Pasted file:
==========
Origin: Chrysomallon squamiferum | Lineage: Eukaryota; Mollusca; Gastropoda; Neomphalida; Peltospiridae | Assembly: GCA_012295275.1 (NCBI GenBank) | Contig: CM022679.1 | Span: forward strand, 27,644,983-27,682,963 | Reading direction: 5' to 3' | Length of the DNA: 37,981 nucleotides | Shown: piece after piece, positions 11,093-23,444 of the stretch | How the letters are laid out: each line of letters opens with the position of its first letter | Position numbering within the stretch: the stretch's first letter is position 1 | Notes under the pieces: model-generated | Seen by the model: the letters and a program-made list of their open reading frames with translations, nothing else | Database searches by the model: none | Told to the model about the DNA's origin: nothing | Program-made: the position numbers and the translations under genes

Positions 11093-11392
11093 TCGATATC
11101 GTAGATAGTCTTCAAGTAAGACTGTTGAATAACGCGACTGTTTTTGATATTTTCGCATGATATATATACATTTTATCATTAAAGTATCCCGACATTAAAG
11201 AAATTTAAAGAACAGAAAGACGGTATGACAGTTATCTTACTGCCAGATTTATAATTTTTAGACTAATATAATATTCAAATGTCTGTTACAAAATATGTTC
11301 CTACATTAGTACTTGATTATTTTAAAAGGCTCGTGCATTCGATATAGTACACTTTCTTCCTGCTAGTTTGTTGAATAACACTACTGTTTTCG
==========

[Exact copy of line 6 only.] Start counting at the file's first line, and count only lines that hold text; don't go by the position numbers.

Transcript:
11301 CTACATTAGTACTTGATTATTTTAAAAGGCTCGTGCATTCGATATAGTACACTTTCTTCCTGCTAGTTTGTTGAATAACACTACTGTTTTCG